- Eye Drops: Veterinarians will commonly prescribe medicated eye drops that will reduce some of the intraocular pressure. Prescriptions like prostaglandin analogs, beta-blockers, and carbonic anhydrase inhibitors will effectively increase eye drainage or decrease fluid production.
- Oral Medications: In conjunction with eye drops, oral medication may be necessary to properly manage glaucoma and its diverse symptoms.
- Surgery: In cases where medication and eye drops are not effective, surgical intervention may be necessary. Laser therapy and drainage devices are the two most common, and least intrusive, surgeries performed. To release some of the pressure behind the eye, cyclocryotherapy may be the best case scenario.
- Enucleation: In the most severe cases, complete eye removal may be the most humane choice to make. Often, enucleation is necessary if the eye has already lost most of its vision or if it causes the animal significant, untreatable pain.
For more information about the various treatment options available, contact Cloud Peak Veterinary Services. With our modern technology and experienced hands, we will provide your animal with the best care possible, keeping them healthy and happy for longer! Fill out a contact form today.
Care and Management
While we have already discussed the importance of veterinary intervention and their advised treatment plans, providing proper care for your companion is equally essential for a great quality of life. Here’s a list of common management practices that you can use to your advantage:
- Regular Veterinary Check-Ups: By consistently meeting with your vet, they will provide you with important health updates. With regular check-ups, your vet will be able to monitor your pet’s ocular health and make the appropriate adjustments to the treatment plan.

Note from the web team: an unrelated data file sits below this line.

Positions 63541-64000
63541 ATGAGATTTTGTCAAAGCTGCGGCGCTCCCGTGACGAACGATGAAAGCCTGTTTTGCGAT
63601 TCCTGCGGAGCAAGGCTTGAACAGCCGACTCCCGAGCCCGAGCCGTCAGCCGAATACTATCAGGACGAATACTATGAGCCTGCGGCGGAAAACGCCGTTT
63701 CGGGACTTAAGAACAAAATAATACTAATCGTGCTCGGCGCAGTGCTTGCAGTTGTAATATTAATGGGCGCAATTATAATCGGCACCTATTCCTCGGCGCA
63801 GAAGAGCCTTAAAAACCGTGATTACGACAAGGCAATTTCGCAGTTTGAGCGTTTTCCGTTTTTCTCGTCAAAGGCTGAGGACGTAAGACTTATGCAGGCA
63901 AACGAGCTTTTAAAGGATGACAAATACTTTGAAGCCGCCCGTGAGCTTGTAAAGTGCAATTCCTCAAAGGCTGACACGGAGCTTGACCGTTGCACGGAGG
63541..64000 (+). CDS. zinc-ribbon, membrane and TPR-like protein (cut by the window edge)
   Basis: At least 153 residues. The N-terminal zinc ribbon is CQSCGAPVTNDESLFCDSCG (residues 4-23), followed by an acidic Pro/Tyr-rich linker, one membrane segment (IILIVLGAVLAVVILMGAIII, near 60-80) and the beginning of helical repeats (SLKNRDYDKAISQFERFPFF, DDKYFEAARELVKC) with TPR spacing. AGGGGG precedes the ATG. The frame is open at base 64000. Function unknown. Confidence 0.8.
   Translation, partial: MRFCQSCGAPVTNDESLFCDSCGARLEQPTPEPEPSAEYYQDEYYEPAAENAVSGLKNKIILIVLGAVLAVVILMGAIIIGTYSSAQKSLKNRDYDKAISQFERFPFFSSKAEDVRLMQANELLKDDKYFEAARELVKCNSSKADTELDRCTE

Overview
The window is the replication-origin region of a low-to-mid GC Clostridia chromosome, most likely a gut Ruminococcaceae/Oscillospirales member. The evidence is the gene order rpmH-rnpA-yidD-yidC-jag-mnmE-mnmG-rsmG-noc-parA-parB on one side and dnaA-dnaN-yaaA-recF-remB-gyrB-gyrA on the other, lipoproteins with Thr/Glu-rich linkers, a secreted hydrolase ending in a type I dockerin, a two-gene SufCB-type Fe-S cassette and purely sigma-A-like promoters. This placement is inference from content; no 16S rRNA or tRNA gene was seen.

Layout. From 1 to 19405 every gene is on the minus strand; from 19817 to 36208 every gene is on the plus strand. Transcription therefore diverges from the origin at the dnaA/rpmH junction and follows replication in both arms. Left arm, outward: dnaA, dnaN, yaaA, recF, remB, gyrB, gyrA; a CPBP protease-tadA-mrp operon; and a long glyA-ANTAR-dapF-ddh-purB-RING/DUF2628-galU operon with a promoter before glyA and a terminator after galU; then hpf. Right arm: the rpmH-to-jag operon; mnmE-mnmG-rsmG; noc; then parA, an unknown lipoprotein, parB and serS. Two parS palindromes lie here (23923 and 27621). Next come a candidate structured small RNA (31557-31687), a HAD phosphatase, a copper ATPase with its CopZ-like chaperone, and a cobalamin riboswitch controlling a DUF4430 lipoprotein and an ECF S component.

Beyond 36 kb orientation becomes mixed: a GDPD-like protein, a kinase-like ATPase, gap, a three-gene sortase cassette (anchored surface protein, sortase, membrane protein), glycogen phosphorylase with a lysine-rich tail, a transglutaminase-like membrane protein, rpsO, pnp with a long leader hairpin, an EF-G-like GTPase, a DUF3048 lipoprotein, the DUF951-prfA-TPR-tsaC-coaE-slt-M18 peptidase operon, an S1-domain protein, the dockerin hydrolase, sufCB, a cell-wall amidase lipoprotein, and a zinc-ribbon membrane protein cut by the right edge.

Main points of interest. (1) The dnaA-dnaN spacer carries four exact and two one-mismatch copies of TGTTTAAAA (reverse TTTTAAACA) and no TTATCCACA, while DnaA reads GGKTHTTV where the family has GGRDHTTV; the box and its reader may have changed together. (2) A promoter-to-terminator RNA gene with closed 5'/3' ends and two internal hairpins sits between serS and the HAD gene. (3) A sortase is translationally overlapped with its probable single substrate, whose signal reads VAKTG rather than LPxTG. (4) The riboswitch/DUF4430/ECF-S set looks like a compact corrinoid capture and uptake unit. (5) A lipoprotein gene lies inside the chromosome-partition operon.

- Medication Compliance: Depending on your vet’s advice, they may prescribe eye drops or oral medications to mitigate symptoms and further damage. Consistently providing your animal with as directed medication will yield much better results than occasional medication.
- Minimize Stress: When an animal’s brain is stressed, often that emotional response will negatively affect the rest of the body, making minimal stress crucial for the recovery process. By preventing your pet from experiencing as much stress as possible, you will be preventing exacerbated glaucoma symptoms.
- Safe Environment: While your animal is becoming accustomed to their change in vision, ensure that their environment is safe to maneuver. Once vision changes, animals will often rely on memorizing their surroundings, so avoid moving furniture and other common objects to avoid injury.
- Specialized Diet: In some special cases, veterinarians may recommend a specific diet to provide your pet with the nutrients they need for recovery.
Your furry friend deserves a care plan that is entirely tailored to them, their needs, and their environment. Contact your trusted veterinarian at (307) 347-2781 for more information about what YOU can do for your sweet puppy or kitty.
So, What Now?
As we have discussed in length, both feline and canine glaucoma is a challenging condition that requires immediate attention and often, ongoing management. With the combination of early intervention, veterinary-advised treatment, and consistently loving care, you will be making a significant difference in preserving your pet’s vision and overall well-being. Remember, with proper care and attention, you can ensure that your pet leads a happy and fulfilling life. If you are concerned about glaucoma developments in your companion, our Cloud Peak Clinic is the plan to seek advice and information.
With years of pet-care experience, we have seen hundreds of glaucoma cases and we have the experience to execute a thorough evaluation and personalized treatment plan. Give our compassionate team a call at (307) 347-2781 or use our website to schedule an appointment. Our doors are always open, so feel free to stop by if you have a concern that you need addressed ASAP, we are available 24/7 for emergencies calls, so do not hesitate to reach out.